On the second day there was a panel on ‘constructing policy and creating spaces’. This included a wide range of spatially based theoretical frameworks enacted in Germany, the UK, Lyon and Marseille in France and California in the US. The session also included spaces of implementation for the NHS in England. The theme running through all presentations was tensions between differing definitions, uses and boundaries in the process of scale-craft, the construction of political concerns by geography in data analysis. Whether at neighbourhood, regional or national level the politicisation and delineation of boundaries for policy, planning or economic purposes did not occur without counter-narrative from policy and non-policy actors as micro, meso and macro scales.
The panel on immigration and asylum policy in Syria and the UK discussed recent events and policy responses using cultural political economy as a framework, with a focus on the knowledge brand – the creation of easily usable, transferrable knowledge components for policy actors. Research from Syria showed the long-term but temporary situation of Syrian Refugees and the reaction to this. UK findings relating to the push / pull theory on immigration and its continued use by policy makers despite a lack of evidence for its value and increasing call for acknowledgement of the complexity of immigration. Katharina Lenner and Lucy Mayblin continue their research in the European University Institute, Florence and the University of Sheffield respectively.
Finally, the panel on neo-liberal transformation of the university reflected critically on the education industry, myself included. Bob Jessoprevisited the academic capitalism in the light and drank of neo-liberalism. Framing his critique around the domination of profit-making in academia and its pitfalls. Alan Mandell called for an awareness of the problems associated with public access to universities, not least the inequalities which can stem from these, focusing on the US. Both included the influx of students to sustain universities straining capacity, evaluation and pressures associated with these. Rosana Boullosa and Roberto W.S. Rodrigues used Brazilian Higher Education to highlight inequalities between public and private providers of higher education. Other papers in the panel included perspectives on neoliberalisation from neoliberal assault in Indian universities, the armed forces in Thailand, quality in the Netherlands and, my own on research impact in Wales. The theme running throughout was that of a sector under attack holding on to ideals in a rapidly changing neo-liberal economy of professionalisation, managerialism and a for-profit culture.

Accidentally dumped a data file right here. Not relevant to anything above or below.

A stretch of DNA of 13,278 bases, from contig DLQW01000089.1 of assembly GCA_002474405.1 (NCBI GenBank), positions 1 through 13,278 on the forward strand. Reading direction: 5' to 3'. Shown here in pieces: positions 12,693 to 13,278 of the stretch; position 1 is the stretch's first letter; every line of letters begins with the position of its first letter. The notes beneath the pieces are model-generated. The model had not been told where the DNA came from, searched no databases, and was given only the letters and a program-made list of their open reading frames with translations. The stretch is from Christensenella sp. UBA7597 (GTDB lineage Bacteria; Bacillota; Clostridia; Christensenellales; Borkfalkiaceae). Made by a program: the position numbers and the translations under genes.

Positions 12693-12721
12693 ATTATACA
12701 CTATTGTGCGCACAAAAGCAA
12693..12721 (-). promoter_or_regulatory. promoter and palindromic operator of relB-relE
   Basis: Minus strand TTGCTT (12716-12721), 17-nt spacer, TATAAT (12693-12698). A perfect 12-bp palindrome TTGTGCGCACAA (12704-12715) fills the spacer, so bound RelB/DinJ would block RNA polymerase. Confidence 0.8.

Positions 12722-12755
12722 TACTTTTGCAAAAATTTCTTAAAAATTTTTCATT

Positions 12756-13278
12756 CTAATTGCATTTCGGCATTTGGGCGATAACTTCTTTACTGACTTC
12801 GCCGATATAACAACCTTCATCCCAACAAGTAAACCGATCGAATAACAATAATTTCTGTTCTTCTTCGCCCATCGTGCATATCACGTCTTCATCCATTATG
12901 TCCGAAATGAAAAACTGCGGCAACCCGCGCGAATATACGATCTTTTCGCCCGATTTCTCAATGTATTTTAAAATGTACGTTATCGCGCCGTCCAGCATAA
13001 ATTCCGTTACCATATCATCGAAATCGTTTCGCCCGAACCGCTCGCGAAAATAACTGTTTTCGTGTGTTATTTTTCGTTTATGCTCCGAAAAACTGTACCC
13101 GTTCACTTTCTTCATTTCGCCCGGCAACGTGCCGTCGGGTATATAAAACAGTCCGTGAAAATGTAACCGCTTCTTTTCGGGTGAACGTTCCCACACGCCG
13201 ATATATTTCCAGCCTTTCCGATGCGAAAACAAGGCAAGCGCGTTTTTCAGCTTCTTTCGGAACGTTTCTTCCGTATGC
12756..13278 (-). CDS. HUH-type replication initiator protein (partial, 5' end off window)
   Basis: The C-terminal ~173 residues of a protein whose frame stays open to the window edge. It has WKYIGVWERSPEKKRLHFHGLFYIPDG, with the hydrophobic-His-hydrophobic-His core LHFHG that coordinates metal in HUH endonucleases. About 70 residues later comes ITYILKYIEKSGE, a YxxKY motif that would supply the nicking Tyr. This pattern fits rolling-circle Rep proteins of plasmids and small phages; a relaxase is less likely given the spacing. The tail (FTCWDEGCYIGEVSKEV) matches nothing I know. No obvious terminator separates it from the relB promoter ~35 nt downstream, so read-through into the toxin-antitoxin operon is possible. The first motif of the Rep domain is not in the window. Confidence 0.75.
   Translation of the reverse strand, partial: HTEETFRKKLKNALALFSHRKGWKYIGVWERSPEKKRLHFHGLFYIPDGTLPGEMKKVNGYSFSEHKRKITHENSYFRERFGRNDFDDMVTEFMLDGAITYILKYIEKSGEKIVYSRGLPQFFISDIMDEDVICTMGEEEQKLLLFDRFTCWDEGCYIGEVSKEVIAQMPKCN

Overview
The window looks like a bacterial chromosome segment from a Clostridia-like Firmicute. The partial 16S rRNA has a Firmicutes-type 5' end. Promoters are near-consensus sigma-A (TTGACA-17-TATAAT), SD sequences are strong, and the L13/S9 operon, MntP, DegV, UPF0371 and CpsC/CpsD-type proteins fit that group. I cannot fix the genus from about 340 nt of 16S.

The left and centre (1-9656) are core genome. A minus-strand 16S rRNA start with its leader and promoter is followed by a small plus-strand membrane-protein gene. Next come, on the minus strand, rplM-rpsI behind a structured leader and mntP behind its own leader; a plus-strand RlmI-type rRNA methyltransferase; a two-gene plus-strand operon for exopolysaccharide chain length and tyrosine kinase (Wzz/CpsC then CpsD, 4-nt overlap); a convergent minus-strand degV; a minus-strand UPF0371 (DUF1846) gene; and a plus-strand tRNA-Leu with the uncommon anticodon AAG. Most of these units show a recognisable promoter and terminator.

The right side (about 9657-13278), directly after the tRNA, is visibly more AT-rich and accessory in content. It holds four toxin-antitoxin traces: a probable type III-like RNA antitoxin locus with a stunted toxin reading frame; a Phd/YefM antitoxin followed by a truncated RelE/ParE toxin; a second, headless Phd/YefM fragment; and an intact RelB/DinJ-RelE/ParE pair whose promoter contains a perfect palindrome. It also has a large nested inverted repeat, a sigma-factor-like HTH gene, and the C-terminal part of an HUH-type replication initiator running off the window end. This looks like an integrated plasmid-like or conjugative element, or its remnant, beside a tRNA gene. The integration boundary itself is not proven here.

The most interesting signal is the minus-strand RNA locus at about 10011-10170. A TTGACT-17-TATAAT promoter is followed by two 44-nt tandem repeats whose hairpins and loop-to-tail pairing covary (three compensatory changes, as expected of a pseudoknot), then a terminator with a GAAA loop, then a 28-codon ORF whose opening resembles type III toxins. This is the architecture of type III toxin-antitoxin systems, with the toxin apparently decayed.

By the end of the conference I felt that conversations and debates sparked had inspired me to draw on a range of discursive theories as commonalities between different research topics in a policy analysis community. Themes such as hegemony and concepts such as strategic and relational selectivities in discourse as language and practice, are all tools which researchers from many different disciplines can draw upon. Finally conversations throughout the conference often turned to the continued shock and concern surrounding the recent Brexit vote, particularly for EU nationals researching in the UK. Being immersed in the wealth of an international cross-disciplinary community made the reality of a UK vote to leave the EU more poignant. Based on my positive experience it is with hope for continued and deepened relations with our EU and global colleagues researching in the social and political sciences for the long-term future that I conclude.